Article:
Can somebody please explain to me the point of TV show reviews? You can't use them to tell if you should watch an episode because they usually have spoilers. And TV shows don't cost you anything, so worst case scenario it's an hour of your life down the drain. So it's basically, "Here's how good that thing you already saw is." This isn't a personal attack on Susan Arendt, whose work I respect, but I just don't get it.

Susan Arendt:

Navvan:

Susan Arendt:

Except the Doctor didn't save Craig. He had nothing to do with Craig's salvation - it happened largely by accident.

I interpreted this episode of the manifestation of the recent relationship between the doctor had with his companions and reintroducing what it use to be. While the doctor would like to save everyone he can't. He feels its entirely his responsibility to take care of his companions and shares none of that responsibility with the companions themselves (not recently anyway). Amy and Rory were largely what I would call babysitting companions. They caused many more problems than they helped solve, and those they helped solve were usually of their own making. Sometimes its up to the companions to save themselves and independently solve problems rather than relying on the doctor to do all the heavy lifting. I think that is something this episode reintroduced.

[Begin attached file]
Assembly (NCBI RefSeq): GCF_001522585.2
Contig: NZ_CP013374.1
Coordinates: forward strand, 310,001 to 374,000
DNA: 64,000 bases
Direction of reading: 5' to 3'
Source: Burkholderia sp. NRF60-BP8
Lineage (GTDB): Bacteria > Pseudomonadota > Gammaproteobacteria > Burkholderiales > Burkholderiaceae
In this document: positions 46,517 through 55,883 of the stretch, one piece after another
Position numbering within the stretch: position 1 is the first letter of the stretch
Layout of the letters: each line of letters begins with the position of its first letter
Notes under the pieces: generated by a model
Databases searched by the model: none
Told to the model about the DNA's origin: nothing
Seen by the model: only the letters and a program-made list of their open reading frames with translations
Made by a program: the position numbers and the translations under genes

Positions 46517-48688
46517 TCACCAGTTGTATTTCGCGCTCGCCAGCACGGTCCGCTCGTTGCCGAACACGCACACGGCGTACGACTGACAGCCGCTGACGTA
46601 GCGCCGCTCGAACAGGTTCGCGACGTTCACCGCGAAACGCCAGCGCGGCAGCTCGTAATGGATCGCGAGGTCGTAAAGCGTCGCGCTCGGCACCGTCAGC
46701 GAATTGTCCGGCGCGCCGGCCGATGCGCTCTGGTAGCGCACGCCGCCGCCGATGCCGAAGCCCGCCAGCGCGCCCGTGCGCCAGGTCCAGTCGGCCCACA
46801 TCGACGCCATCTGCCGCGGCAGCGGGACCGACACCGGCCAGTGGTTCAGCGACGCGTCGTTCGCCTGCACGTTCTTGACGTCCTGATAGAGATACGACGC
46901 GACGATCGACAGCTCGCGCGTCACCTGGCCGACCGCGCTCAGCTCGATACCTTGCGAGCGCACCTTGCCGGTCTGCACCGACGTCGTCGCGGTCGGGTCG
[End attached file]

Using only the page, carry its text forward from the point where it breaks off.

Of course I may be biased, but to me it seems like Rory and Amy need a lot more saving than any of the prior companions ever did.

Oh, lawd, go back and watch some classic Who if you want to see some helpless (and/or useless) companions. Mel, in particular.

I definitely do need to watch the older episodes. I've only been watching Dr. Who for about 4 months now (caught up with everyone since the revival). From my perspective though they seem relatively helpless compared to the other major companions. Still I was happy to see the companion finally save the day again. Even if it was extremely cheesy. I must be forgetting some point where Amy and Rory save the day, I'm sure there has been one. I just can't think of it. The closest I can think of is the previous season's finale.

Crimson_Dragoon:
And there I was, getting all emotionally wrecked about them killing Craig off (yeah, he's kind of a doofus, but he's a likable fellow all the same), and then they save him in a contrived and silly manner. Now all I'm left thinking is, "well this is kind of stupid." Not the way you want your audience to react. It would be like in Titanic (sorry, first movie to pop into my head about this subject - also spoilers), where Jack's dying at the end, only instead of sinking to his death, he pop's back up and says "JK! The water's actually quite pleasant." It ruins any emotional connection you had going on.

Also, love that you're doing a Doctor Who column, Susan, though you're a little late for this season. Not that there's anything wrong with looking at older episodes.

I know, I've been hemming and hawing about it for ages now. Should've gotten started on it sooner. But there's loads to talk about, and look on the bright side - the column can keep us going until the new season starts up. :)